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Recently, a colleague and friend recommended a book called The Emperor of All Maladies: A Biography of Cancer by Siddhartha Mukherjee. This detailed history of progress in the diagnosis and treatment of cancer is scholarly, yet an easy read.

While reading it, I was overwhelmed not only by how much we have learned about cancer and its care, but also by how much we have not.

The treatment of breast cancer is fraught with lessons not learned. In the 1890s, Dr. William Halsted believed, along with other surgeons, that the more aggressive a surgery was for cancer, the greater the chance for cure. While radical mastectomies were the norm, some surgeons believed in an even greater surgery including the breast tissue, chest wall muscles, all lymph nodes one could find (in the axilla, mediastinum and neck) and in one reported case, the removal of three ribs and amputation of the shoulder and collar bone (p. 71). This aggressive surgery even carried over into surgery for cervical cancer, where total pelvic exenterations were performed to achieve a cure. However, a review of the data in 1898 by Dr. Halsted revealed that even with this aggressive surgery, 47 percent of women died within three years. In 1907, data revealed that lymph node status was a better indicator of survival than the aggressiveness of the surgery. In spite of his statement that “more surgery does not mean more cures,” radical surgeries were performed routinely until the middle of the last century.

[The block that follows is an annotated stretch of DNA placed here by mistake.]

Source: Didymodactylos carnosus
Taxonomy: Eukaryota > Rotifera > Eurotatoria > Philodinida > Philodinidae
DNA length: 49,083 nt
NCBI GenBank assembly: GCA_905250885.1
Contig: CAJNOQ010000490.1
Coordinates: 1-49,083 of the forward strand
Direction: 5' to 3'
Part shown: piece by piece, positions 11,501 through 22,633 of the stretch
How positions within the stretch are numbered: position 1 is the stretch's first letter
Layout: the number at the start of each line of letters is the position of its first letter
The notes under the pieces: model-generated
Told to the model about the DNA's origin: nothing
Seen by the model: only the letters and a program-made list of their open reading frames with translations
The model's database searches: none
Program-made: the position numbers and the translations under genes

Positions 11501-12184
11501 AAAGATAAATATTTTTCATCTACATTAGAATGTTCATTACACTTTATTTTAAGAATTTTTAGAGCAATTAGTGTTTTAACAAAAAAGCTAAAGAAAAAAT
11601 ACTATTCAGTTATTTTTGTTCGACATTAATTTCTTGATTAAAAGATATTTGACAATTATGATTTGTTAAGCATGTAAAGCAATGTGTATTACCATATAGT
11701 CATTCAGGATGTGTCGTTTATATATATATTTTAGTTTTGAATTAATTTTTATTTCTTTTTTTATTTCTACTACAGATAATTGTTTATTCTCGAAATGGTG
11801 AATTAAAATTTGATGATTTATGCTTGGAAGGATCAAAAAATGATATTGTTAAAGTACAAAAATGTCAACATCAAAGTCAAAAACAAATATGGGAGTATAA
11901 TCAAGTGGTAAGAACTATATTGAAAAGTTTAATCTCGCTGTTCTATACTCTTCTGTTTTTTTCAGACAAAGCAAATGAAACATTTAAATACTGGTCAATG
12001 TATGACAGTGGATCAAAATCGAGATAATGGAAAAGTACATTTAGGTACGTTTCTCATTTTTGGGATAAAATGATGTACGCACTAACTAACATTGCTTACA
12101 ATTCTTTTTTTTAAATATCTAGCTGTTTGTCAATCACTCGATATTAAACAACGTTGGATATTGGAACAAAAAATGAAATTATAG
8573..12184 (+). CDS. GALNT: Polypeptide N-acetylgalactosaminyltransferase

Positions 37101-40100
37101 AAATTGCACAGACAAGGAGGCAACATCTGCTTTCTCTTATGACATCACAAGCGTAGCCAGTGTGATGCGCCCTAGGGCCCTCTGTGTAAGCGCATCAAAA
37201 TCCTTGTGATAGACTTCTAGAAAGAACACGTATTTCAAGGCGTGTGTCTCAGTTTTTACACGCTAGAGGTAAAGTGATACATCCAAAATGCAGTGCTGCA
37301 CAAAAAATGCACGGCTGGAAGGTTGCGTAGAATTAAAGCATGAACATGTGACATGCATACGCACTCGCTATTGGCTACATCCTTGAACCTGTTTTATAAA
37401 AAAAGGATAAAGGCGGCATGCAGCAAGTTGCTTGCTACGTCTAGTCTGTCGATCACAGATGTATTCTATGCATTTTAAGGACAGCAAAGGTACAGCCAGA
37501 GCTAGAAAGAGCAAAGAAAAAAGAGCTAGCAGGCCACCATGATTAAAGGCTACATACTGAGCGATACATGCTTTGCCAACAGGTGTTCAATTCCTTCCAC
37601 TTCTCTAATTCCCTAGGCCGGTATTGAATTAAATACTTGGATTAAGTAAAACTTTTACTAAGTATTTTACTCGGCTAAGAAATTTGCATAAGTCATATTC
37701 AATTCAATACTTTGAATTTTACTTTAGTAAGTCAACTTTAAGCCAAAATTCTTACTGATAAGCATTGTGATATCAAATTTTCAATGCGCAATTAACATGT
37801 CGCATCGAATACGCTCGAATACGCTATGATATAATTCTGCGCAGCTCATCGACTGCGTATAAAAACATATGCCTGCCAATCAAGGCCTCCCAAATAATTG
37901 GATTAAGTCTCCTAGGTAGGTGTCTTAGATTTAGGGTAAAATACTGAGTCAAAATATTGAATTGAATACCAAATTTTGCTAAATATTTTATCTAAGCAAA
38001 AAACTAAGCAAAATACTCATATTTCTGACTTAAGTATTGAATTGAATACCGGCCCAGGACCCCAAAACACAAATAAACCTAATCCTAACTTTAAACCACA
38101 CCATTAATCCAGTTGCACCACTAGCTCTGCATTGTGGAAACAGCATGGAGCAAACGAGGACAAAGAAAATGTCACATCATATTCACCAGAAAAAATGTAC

Enter Dr. Bernard Fisher who, in 1967, conducted a study through the National Surgical Adjuvant Breast and Bowel Project (NSABP) that took 10 years to complete. The results, reported in 1981, definitely proved that more radical surgery for breast cancer did not affect survival, recurrence or mortality. More than half a century had passed since the first data revealed the same. Now, radical surgery is rarely performed.